RAID 1 uses disk mirroring, which means all of the data is written to two separate physical disks. The disks are essentially mirror images of one another. If a single disk fails, data can be retrieved from the other disk. RAID 1 requires a minimum of two disk drives, although most storage vendors allow users to create larger mirror sets.

Advantages. RAID 1 is a good choice for users who need entry-level data protection and for whom a single disk provides an adequate level of performance. If the RAID set's primary disk fails, the set provides instantaneous failover by enabling the mirror disk to take over for the failed disk.

Disadvantages. Write speeds can be slower because data must be written to two disks, although some storage controllers eliminate this bottleneck. Another downside of RAID 1 is that it takes twice as much space to store data since data is written to two disks instead of just one.

Best use. RAID 1 works well for users who need single disk performance and entry-level high availability. RAID 1 is often a way of protecting a server's OS since it provides a secondary copy of the server's boot disk.

graphic of RAID 1

RAID 10: Disk mirroring and striping

RAID 10, which is also called RAID 1+0, is a nested RAID level that combines disk mirroring and striping. The data is normally mirrored first and then striped. Mirroring striped sets accomplishes the same task, but it is less fault-tolerant than striping mirror sets. RAID 10 requires a minimum of four physical disks.

Advantages. RAID 10 benefits from the performance capabilities provided through its use of RAID 0. Data is spread across two or more drives, and multiple read/write heads on the drives can access portions of the data simultaneously, resulting in faster processing. Because it uses RAID 1, RAID 10 data is fully protected. If a disk within the set fails or becomes unavailable, the mirror copy can take over.

Disadvantages. If you lose a drive in a stripe set, you must access data from the other stripe set, which can diminish performance during a failover. Additionally, RAID 10 requires a minimum of four disks, making it more expensive than some other RAID levels. Like RAID 1, half of the array's total capacity is lost to redundancy.

Best use. RAID 10's redundancy and high performance make it a good choice for operations that require minimal downtime. It is also optimal for I/O-intensive applications, such as email, web servers, databases and applications that need high disk performance.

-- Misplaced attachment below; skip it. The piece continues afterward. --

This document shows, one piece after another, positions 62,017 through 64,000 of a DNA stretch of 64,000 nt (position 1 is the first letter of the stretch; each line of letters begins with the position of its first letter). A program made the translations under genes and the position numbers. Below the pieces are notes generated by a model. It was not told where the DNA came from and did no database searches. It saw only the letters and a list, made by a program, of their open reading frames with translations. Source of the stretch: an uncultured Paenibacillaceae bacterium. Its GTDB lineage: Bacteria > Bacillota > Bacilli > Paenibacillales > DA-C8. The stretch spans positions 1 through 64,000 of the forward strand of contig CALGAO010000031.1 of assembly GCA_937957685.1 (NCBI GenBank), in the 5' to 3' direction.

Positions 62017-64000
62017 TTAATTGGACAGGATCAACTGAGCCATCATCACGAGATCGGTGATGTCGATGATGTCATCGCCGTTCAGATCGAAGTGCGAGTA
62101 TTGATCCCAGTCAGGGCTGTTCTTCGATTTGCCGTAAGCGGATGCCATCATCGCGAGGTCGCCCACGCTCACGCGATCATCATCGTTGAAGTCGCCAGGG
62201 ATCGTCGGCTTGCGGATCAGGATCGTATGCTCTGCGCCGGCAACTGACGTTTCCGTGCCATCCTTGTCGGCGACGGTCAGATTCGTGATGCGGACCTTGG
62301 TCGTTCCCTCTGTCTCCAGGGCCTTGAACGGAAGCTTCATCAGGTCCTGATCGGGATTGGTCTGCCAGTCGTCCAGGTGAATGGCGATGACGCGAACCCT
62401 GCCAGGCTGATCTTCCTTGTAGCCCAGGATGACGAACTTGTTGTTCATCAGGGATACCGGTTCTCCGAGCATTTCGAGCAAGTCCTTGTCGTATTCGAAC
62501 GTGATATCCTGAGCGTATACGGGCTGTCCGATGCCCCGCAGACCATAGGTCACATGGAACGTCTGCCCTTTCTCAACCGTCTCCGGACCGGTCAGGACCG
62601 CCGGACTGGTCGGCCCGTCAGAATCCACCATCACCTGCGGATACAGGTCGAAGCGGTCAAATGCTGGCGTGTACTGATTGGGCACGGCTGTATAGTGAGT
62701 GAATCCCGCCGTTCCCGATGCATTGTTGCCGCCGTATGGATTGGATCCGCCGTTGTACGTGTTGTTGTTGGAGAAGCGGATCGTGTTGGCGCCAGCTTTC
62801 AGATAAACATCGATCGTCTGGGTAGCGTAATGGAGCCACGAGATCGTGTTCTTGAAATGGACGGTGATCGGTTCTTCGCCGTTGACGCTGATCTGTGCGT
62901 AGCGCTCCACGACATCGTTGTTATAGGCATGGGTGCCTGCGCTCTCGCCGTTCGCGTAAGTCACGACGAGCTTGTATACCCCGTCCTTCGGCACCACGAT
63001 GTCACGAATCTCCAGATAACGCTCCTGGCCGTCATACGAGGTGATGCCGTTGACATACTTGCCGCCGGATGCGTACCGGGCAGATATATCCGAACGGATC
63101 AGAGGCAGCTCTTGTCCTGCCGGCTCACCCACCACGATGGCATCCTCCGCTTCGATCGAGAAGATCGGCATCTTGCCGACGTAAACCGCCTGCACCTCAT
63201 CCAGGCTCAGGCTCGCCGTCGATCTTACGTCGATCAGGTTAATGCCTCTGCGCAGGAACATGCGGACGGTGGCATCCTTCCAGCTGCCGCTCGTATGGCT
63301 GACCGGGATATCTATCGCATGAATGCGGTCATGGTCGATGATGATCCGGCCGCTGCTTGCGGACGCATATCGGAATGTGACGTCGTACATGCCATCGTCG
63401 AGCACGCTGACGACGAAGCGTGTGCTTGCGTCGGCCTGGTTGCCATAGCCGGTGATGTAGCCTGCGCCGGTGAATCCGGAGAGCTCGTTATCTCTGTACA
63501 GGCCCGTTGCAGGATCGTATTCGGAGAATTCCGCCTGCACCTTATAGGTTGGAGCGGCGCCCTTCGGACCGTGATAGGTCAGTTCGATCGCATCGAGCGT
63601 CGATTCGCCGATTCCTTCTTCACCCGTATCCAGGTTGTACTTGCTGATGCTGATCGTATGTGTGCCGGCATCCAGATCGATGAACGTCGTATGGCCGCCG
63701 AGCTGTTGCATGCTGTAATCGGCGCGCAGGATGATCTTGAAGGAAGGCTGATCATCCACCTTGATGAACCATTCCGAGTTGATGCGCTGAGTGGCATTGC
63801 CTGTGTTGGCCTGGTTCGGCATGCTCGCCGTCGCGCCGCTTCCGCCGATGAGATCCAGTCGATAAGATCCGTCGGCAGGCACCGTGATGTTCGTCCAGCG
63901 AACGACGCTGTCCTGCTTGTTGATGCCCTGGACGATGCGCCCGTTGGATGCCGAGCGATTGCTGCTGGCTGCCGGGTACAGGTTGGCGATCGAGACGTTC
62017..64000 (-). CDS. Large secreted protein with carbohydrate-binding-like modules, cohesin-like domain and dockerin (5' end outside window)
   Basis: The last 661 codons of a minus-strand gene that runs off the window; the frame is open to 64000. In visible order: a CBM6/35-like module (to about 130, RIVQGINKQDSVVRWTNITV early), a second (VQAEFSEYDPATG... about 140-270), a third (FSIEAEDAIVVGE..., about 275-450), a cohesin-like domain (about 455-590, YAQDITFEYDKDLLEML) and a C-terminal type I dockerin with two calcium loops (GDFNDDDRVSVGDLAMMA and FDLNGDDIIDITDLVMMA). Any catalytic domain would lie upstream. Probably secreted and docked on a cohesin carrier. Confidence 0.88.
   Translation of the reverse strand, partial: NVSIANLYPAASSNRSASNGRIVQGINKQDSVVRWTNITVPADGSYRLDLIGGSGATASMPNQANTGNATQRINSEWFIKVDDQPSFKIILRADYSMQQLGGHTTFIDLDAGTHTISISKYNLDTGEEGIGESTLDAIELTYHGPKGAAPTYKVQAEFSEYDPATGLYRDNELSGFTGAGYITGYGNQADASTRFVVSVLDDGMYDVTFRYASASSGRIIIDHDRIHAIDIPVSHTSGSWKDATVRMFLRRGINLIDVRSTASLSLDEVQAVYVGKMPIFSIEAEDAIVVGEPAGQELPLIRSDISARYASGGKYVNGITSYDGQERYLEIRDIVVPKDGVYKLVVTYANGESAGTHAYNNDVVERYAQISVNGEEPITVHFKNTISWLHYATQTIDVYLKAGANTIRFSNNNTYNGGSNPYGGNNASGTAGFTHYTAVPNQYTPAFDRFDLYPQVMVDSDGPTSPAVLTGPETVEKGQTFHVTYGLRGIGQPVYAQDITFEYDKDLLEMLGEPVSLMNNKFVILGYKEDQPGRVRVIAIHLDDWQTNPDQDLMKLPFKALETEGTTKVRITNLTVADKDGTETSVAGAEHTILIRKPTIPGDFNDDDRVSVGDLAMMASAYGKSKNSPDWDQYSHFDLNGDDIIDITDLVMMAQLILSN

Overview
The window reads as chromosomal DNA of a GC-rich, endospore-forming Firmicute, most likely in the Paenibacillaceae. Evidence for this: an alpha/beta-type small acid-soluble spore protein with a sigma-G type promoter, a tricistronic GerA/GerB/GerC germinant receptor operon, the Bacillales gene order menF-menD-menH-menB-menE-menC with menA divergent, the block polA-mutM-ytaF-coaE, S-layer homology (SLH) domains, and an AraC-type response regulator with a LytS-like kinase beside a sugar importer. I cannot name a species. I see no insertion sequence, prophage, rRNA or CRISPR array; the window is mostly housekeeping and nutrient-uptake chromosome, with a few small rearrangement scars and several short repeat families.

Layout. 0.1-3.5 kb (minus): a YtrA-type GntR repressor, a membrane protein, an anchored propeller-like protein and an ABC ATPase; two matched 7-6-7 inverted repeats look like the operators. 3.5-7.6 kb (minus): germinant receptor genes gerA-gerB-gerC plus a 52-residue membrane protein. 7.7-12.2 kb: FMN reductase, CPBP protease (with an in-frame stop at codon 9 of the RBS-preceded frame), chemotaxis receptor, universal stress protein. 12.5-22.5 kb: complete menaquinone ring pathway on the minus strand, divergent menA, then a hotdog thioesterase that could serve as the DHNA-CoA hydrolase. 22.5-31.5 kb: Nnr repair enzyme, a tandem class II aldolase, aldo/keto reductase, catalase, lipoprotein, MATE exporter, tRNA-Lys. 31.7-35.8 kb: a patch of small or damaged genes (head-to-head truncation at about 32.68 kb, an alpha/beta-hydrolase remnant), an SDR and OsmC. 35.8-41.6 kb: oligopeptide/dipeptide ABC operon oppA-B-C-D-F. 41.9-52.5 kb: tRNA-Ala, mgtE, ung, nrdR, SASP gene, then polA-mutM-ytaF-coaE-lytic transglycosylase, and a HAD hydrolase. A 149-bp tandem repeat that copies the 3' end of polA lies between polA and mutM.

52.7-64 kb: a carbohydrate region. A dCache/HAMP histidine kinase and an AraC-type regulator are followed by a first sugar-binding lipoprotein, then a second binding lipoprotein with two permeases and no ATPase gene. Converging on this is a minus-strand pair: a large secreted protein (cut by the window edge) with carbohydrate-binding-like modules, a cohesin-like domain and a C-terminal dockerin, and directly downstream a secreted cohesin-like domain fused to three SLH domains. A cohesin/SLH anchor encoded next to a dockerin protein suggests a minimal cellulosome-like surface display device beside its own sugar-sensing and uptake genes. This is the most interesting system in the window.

graphic of RAID 10

RAID 2: Striping and Hamming code parity

RAID 2 striped data at the bit level and used Hamming code to provide parity and detect errors. Parity provided a checksum of the data written to disks. Parity information was written along with the original data. The server accessing the data on a hardware-based RAID set never knew when one of the drives in the RAID set had gone bad. When that happened, the controller used the parity information stored on the surviving disks in the RAID set to recreate the data that was lost.

Advantages. Data protection was a key advantage of RAID 2. The parity provided by the Hamming code delivered data redundancy and fault tolerance.

Disadvantages. RAID 2 was more complex than other RAID levels. It also was more costly than some other levels because it required an additional disk drive.

Best use. Hamming codes are already used in the error correction code in hard drives, so RAID 2 is no longer in use.

graphic of RAID 2

RAID 3: Parity disk

RAID 3 uses a parity disk to store the parity information generated by a RAID controller on a separate disk from the actual data disks instead of striping it with the data, as in RAID 5. RAID 3 requires a minimum of three physical disks.

Advantages. RAID 3 provides high throughput, which makes it a good choice for transferring large amounts of data in bulk.

Disadvantages. RAID 3 requires an extra drive for parity. With the parity data stored on a separate disk, RAID 3 performs poorly when there are a lot of small requests for data, as with a database application. Additionally, the parity disk can become a single point of failure.

Best use. RAID 3 performs well with applications that require one long, sequential data transfer, such as video servers.

graphic of RAID 3

RAID 4: Parity disk and block-level striping

RAID 4 uses a dedicated parity disk along with block-level striping across disks to protect data. With RAID 4, the number of bits on multiple disks is added together, and the total is kept on the separate parity disk. Those stored bits are used to help with data recovery when a drive fails.

Advantages. Striping enables data to be read from any disk. RAID 4 is good for sequential data access.